Allan Kaprow (1927–2006) is one of the most unknown famous artists of today. He has always rejected the mechanisms of the world of exhibiting without making this a goal in itself. His model of an artist is the ‘un-artist’ who in a positive, actionist way returns with all his ambitions to life. His paintings, sculptures and collages grew into space consuming assemblages of everyday objects, which finally lead to entire environments.
By the end of the fifties, Kaprow coined the term ‘happening’ by introducing theatrical categories into traditional art works. Having studied the radical new musical compositions with John Cage at the School of Social Research, Kaprow’s methods of chance conquered the work process. People viewing his works were no more mere spectators, they became participants. Soon after, ‘happening’ became itself a style of the sixties. Kaprow reacted in his own way by transforming his works into ‘activities’ or ‘enactments’. It lies in the nature of Kaprow’s time- and performance-related work that in principle a repetition of a happening, or an ‘activity’ as he called his work later on, is not possible – and also not wished by the artist. Nevertheless, Kaprow himself re-enacted a larger number of pieces on several occasions. According to Kaprow, activities and happenings don’t grow old over the years; it is not nostalgic to repeat works but rather a challenge to adapt them to the moment, to the issues, the themes, maybe even the fashion of today. As long as the ‘central metaphor’, as he called it, was maintained, there was no problem. By this the works stay contemporary, comparable to the transmissions of content in oral history.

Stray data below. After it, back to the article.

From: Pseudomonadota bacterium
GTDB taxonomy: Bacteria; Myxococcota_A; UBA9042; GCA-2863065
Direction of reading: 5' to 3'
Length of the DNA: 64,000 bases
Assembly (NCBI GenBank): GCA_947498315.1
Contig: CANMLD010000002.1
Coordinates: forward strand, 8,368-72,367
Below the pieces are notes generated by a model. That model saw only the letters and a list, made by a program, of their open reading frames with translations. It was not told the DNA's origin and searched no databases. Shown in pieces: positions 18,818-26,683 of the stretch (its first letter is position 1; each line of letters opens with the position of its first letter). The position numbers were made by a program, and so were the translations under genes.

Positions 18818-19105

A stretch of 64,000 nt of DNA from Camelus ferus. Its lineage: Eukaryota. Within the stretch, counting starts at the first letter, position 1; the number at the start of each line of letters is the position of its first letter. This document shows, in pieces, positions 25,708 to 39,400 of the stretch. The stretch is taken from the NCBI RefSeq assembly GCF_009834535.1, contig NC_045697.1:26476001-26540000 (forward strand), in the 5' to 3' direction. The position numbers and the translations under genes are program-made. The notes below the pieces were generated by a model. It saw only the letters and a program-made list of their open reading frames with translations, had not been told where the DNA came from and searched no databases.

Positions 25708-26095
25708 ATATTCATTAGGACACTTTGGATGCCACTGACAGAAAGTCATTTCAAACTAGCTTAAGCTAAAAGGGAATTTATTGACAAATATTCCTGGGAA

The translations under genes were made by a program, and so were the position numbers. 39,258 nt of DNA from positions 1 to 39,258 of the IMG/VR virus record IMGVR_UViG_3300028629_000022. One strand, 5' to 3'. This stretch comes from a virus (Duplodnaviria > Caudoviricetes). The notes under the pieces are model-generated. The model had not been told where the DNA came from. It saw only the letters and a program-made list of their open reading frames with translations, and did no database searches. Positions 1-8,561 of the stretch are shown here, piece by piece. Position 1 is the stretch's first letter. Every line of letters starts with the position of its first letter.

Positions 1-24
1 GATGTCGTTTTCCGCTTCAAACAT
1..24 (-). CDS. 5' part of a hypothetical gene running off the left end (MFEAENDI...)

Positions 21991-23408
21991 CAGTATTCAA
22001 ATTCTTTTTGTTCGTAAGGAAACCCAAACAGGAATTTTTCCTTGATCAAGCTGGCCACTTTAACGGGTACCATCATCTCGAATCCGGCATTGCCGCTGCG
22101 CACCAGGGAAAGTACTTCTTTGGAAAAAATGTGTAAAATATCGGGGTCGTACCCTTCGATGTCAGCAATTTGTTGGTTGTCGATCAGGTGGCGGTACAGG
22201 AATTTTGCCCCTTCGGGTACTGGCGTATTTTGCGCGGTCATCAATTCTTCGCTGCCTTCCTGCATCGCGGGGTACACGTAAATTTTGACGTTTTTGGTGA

At the end of his life, Kaprow gave permission for the re-interpretation of his scores (lists of procedural actions constituting a ‘happening’) by other artists. This exhibition aims to create a context and direct engagement with the work of this historical figure by involving local and international artists directly with his work.
May 4, 8pm
Audio lecture by Snowden Snowden followed by a screening of ‘Pee Wee’sBig Adventure’
May 4 & 5, 2–6pm
The Emancipated Spectator: A two-day workshop looking at the intricate relationing between the role of spectator and performer led by Frederique Bergholtz. NB: Signing up is necessary.
May 21, 8pm
Screening programme of Allan Kaprow works on the roof.
This exhibition is a collaboration between Contemporary Image Collective [Cairo], Kunsthalle Bern [Bern] and Objectif Exhibitions [Antwerp].
This exhibition is made possible with the support of Pro Helvetia Cairo (Swiss Arts Council).
Additional support by Mondriaan Stichting [Netherlands], British Council, Flemish Community [Belgium] and the Ford Foundation [Cairo].
With thanks to the Allan Kaprow Estate represented by Hauser & Wirth Zürich–London and special thanks to Barry Rosen and Sylvia Bandi.